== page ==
Get Going with Seagate FreeAgent Go (or USB)
As mentioned earlier, this particular version of the FreeAgent Theater+ did not come with any storage of its own, but there is a more expensive variant that packs in a 500GB external hard drive. I happened to still have the 250GB FreeAgent Go from the original FreeAgent Theater, so I gave that a whirl.
Whereas the previous model left the hard drive dock exposed when not in use, this version comes with a couple of plastic flaps that can be removed and replaced as needed. This helps with maintaining a cleaner overall appearance. The reason why it’s in two pieces is that the back plate can be reattached while the FreeAgent Go is docked. The eject button has also been ditched; you just pull the drive out now.
It’s better, if for aesthetics alone, to use a FreeAgent Go with this device, but there is a USB port in the front for any external storage as well. Feel free to use any flash drive or portable hard drive that you’d like.
Alternatively, the LAN port in the back can connect to your home network. There is no Wi-Fi here, but Seagate says that you can connect a USB Wi-Fi adapter to the port in the back for that functionality. I didn’t have a chance to test this out, so I’ll have to take their word for it.
Check Out the Audio, Video, and Networking Options
Flipping around to the back, you’ll notice that Seagate has made some significant changes to the connectivity options on the “Plus” version of the FreeAgent Theater compared to the original. The component video is still there, but you’ll notice that the composite (yellow) video and S-Video jacks are gone. In their place is HDMI. I’d say that’s a good trade.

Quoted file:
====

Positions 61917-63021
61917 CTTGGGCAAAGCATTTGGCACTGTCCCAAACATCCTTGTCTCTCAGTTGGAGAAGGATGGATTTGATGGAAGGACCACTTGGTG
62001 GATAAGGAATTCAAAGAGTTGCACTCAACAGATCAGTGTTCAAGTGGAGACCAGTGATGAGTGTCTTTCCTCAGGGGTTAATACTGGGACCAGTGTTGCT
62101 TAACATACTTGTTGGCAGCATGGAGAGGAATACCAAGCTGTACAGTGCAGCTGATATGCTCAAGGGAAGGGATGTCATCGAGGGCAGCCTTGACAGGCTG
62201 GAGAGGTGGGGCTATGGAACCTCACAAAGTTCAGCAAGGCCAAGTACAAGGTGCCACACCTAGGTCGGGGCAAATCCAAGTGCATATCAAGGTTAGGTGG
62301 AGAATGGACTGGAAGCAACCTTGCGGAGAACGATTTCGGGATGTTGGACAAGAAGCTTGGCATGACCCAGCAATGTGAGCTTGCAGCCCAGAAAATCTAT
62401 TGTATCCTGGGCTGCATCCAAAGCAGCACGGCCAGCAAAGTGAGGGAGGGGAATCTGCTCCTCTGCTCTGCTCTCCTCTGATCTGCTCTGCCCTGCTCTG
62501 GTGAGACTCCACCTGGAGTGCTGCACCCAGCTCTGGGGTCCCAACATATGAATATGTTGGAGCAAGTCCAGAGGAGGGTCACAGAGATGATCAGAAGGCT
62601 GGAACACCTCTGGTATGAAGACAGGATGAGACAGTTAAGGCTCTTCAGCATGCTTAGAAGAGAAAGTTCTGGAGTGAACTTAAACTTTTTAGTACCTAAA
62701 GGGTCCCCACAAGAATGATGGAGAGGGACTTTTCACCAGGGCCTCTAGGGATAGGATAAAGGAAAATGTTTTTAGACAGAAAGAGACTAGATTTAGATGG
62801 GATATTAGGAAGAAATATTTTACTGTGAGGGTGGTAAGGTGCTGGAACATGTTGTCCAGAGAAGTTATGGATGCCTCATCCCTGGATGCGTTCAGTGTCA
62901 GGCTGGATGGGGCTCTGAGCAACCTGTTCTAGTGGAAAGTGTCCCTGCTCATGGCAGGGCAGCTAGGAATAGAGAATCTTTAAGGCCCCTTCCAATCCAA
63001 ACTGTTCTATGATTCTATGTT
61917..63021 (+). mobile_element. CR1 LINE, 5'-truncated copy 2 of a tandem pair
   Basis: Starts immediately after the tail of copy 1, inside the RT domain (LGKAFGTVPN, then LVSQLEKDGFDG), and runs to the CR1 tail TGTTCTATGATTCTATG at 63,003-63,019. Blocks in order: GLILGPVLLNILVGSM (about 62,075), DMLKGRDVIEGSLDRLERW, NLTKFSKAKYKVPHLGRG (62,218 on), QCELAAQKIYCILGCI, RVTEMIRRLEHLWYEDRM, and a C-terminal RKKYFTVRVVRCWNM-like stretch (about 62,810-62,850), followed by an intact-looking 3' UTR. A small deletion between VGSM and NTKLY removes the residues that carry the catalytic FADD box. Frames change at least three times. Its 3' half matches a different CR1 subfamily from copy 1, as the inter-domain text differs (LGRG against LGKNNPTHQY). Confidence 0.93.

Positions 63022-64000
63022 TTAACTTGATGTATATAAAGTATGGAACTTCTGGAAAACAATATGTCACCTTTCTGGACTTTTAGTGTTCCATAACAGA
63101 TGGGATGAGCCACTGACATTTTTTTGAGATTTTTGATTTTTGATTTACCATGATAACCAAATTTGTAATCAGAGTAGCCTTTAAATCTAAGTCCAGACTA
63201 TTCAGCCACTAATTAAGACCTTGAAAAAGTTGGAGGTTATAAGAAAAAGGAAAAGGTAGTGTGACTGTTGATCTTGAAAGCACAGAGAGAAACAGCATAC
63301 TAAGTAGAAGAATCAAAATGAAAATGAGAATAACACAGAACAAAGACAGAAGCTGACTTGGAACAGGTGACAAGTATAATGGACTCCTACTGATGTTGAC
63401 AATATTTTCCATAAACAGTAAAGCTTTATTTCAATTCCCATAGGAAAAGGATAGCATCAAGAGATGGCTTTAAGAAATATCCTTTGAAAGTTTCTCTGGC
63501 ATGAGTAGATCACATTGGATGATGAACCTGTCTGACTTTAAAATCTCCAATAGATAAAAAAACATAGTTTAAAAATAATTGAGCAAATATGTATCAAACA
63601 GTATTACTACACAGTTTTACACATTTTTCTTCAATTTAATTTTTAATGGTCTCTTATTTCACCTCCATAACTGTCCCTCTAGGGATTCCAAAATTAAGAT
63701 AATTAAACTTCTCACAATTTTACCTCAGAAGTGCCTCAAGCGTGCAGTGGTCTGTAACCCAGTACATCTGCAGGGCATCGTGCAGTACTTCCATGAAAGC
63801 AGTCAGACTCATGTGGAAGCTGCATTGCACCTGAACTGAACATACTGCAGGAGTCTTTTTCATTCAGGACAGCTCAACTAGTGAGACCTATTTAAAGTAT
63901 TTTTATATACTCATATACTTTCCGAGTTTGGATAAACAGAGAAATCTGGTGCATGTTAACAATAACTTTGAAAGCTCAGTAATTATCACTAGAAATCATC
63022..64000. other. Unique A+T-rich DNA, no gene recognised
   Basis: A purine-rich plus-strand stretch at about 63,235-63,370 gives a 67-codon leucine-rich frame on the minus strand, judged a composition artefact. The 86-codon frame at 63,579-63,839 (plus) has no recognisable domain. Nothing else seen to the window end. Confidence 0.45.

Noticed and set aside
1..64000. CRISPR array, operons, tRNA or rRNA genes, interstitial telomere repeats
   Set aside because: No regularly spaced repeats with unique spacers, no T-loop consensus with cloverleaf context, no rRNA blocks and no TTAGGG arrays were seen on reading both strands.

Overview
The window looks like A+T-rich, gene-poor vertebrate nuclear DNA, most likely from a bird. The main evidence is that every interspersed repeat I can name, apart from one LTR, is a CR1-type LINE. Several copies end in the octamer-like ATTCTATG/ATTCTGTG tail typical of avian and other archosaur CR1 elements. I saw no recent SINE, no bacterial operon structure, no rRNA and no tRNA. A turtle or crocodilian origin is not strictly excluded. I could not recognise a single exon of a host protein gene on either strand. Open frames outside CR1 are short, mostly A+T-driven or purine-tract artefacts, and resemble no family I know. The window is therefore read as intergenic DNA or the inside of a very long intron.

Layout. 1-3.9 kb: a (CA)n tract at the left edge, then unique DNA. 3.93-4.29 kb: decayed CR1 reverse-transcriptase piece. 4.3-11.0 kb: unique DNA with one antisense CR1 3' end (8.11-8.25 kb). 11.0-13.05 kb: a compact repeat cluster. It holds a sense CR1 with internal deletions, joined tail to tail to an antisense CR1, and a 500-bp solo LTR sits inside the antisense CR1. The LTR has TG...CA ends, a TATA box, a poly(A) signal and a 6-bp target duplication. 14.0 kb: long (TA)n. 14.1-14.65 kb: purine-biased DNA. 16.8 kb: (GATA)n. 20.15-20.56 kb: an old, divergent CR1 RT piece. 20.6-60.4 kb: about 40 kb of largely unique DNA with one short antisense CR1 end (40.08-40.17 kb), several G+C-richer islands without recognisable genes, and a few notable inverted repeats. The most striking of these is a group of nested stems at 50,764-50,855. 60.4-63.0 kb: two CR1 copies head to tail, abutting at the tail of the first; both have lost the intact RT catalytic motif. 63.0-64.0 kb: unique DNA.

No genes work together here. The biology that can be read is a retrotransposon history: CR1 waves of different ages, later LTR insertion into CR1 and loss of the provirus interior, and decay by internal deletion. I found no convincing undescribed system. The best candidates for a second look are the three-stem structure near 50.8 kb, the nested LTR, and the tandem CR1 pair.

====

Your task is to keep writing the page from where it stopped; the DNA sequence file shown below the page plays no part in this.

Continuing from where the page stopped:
Interestingly, the RCA (red/white) audio jacks are gone too. Instead, there is a new “AV-out” port that accepts a special cable with composite video (replacing the old dedicated port) and RCA audio on the other end. It’s more efficient, sure, but it means you can’t use a regular RCA audio cable here.
The coaxial audio has been replaced with optical audio, which is also a good trade. The aforementioned LAN port is back here too (just like the Asus O! Play HDP-R1), as is the second USB port. I’m thinking most users will prefer the HDMI and optical audio, but the lack of regular red/white jacks for stereo audio is a bit of a downer.
User Interface Keeps It Clean
There’s something to be said about the simple and minimalist approach to aesthetics. Some people prefer it when companies clear out all the unnecessary clutter, only showing us the things that we really need. For those people, the main menu on the FreeAgent Theater+ is perfect.
Turning it on, you’ll be shown just five basic icons in a simple horizontal row. These give you access to movies, pictures, music, Internet, and devices. The blue-and-white design scheme is easy on the eyes, but I found it to be too lacking in style for my tastes. Your preferences may vary, of course.
Where do you access the configuration settings? Those are “hidden” away in a top-mounted menu that you can access by hitting the menu button on the remote. This may not be immediately intuitive for people who aren’t quite as tech-savvy, so there may be some issues with user friendliness here.
Going Online for Flickr, Picasa, and More
Since the FreeAgent Theater + Media Player can connect to your home network, Seagate figured that it’d grant you access to the Internet too. Unfortunately, this functionality is a little crippled. You won’t be streaming anything from YouTube or Vimeo through this. Instead, you are restricted to Picasa, Weather, Finance, and Flickr.
Even then, the Flickr functionality is quite restricting too. You can search for photos by keyword and navigate through 50 flipping pages of images, but it doesn’t seem like you can access a specific user’s photostream directly. That’s too bad. This online element could have been a huge plus (no pun intended).